Laundry and another tourist day dictated by the weather forecast of rain in the area. We’ve been lucky to sneak in a load of laundry at campgrounds and at family and friends houses when we stay there. My last load was while staying with Stod in N.C. Today everyone was out of clean cycling clothes so we hit the Wash House in Williamsburg. Lovely place if I do say so myself.
Leo had stumbled across the Berkeley Plantation in Charles City, Virginia yesterday while the group was riding on the Capital Trail. He actually had wandered off (again…) and ridden down a dirt road to the plantation. He didn’t get a chance to explore very much before he realized he’d better get back to the group. On his recommendation though, we went back for the full tour as our rainy day activity.
From wikipedia –
Berkeley Plantation is the most historic plantation on the James River and is located between Williamsburg and Richmond, Virginia. Berkeley is the site of the first official Thanksgiving as well as the ancestral home of Benjamin Harrison V, a signer of the Declaration of Independence, his son, ninth U.S. President William Henry Harrison, and his grandson, Benjamin Harrison, the twenty-third president.
The property and gardens were not on par with Mt Vernon or Monticello as tourist attractions go, but as a national historic landmark it is right up there! They also had King George — the cat. He was extremely friendly and upstaged our tour guide several times by asking to first go into the guest house, and then a few minutes later coming back out. He made his way through all the guests and gave equal attention to everyone. Quite the ambassador.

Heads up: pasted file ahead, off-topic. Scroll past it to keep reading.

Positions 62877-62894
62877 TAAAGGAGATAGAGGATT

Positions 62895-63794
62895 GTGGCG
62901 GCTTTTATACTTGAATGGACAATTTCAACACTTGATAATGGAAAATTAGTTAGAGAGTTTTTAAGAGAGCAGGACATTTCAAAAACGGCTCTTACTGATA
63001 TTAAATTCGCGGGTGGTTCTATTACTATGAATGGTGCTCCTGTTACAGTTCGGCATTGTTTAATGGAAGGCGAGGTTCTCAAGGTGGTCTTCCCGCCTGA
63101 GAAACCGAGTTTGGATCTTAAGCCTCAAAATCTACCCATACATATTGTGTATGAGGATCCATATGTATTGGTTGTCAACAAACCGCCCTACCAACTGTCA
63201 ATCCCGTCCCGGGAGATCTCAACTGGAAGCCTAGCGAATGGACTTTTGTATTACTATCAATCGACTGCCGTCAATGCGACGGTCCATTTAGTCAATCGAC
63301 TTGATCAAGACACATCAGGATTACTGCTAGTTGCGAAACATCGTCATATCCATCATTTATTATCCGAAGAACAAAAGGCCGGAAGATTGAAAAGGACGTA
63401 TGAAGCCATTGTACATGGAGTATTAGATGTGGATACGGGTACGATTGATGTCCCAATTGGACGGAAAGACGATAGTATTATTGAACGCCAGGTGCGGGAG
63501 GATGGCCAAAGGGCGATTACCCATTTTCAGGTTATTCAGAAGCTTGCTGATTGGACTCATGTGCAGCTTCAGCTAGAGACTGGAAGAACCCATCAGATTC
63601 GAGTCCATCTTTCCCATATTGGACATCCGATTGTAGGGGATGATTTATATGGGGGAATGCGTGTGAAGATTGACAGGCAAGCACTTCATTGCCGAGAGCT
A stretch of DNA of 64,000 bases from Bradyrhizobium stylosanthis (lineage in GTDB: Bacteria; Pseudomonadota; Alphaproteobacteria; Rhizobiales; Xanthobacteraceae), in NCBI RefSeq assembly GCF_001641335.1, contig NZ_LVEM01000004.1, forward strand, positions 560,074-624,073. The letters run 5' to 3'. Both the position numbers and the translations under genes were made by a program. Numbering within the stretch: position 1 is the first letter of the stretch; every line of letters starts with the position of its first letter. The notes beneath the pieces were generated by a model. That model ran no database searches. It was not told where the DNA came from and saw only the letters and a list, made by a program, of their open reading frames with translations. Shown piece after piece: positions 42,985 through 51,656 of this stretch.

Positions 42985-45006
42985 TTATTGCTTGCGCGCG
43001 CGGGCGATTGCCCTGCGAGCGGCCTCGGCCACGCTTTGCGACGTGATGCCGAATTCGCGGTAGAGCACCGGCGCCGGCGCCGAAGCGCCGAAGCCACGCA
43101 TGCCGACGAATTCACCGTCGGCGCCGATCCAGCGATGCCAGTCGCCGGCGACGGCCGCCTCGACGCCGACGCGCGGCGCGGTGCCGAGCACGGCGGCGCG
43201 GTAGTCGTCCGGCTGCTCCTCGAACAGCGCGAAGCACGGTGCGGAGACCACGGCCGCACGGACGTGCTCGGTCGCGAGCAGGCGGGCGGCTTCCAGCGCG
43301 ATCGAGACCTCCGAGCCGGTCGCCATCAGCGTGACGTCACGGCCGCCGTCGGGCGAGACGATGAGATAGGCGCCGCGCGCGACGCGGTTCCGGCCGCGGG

We also saw nature in action. Beth, ever the observant one, noticed a mommy cardinal that seemed upset. It had been in the bush but flew out. So Beth stuck her head in the bush (was one of the large bushes with green at the outer edge but mostly bare branches in its interior) and saw the bird’s nest — with a single chick in it. Seconds later Beth screams out , “Look at that, do you see that….a SNAKE!”. Sure enough, a big black snake was slithering up in the upper branches of the tree — right towards that nest with plans to have that chick for lunch. I had my hiking umbrella with me and I tried to poke the snake but it was too far to the inside for me to reach. Beth took it from me and did the same. The snake was not one bit deterred. Eventually, we realized that no matter what we did, that baby bird was probably going to be the snake’s lunch. It was tough to see — but I also realize it is all part of nature and the ‘food chain’. In another area we saw another nest that was full of chicks — hope those last longer!
Beth did a little research on the snake and found that it was a Rat Snake (a.k.a. Chicken Snake) and that they are expert tree climbers and eat bird’s eggs and, yes, baby birds too. I snapped a shot of it moving through the branches, but here’s an internet photo that really captures what we saw!
We toured the main house, a kitchen building that connected to the main house via a large underground tunnel (long ago sealed off), a basement museum and some reconstructed slave quarters. No photos could be taken inside any of the historic buildings.
Look at these enslaved worker’s quarters. I think they made them a little nicer than they might’ve actually been back in the day. At its peak, the plantation had just over 100 enslaved workers.
Here are some shots of the gardens, from the grounds and down at the river.